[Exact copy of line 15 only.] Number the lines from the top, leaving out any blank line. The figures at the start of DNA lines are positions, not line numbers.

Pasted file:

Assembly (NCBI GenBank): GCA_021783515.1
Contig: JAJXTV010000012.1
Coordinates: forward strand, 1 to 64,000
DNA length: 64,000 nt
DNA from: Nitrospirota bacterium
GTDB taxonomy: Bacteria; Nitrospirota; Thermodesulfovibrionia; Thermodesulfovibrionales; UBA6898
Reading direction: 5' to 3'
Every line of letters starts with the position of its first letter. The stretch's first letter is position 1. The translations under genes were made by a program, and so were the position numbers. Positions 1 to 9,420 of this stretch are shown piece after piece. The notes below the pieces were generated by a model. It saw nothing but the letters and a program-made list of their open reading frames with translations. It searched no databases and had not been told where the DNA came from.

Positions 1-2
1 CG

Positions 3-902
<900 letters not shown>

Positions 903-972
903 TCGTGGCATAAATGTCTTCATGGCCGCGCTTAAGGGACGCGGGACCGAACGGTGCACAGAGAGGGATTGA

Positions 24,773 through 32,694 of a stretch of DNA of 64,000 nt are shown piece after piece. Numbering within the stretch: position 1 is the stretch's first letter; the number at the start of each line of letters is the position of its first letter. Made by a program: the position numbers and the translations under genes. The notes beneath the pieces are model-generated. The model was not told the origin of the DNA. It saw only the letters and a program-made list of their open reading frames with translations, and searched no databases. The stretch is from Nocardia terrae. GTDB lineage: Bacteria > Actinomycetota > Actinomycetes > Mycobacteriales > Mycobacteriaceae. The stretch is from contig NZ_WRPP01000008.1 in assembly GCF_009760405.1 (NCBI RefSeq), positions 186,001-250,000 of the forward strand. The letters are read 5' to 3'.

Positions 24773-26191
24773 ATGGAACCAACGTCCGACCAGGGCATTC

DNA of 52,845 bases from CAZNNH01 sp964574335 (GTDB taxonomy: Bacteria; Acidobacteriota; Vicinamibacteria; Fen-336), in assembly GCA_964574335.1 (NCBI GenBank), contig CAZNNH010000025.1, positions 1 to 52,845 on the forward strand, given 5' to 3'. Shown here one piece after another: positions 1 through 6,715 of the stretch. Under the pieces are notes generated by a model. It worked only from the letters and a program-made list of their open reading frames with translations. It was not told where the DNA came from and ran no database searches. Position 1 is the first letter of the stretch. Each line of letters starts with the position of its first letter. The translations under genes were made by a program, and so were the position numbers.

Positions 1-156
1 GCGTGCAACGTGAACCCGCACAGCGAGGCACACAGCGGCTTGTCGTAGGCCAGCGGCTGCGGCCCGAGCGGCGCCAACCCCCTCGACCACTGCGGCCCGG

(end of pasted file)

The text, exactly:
Positions 24,773 through 32,694 of a stretch of DNA of 64,000 nt are shown piece after piece. Numbering within the stretch: position 1 is the stretch's first letter; the number at the start of each line of letters is the position of its first letter. Made by a program: the position numbers and the translations under genes. The notes beneath the pieces are model-generated. The model was not told the origin of the DNA. It saw only the letters and a program-made list of their open reading frames with translations, and searched no databases. The stretch is from Nocardia terrae. GTDB lineage: Bacteria > Actinomycetota > Actinomycetes > Mycobacteriales > Mycobacteriaceae. The stretch is from contig NZ_WRPP01000008.1 in assembly GCF_009760405.1 (NCBI RefSeq), positions 186,001-250,000 of the forward strand. The letters are read 5' to 3'.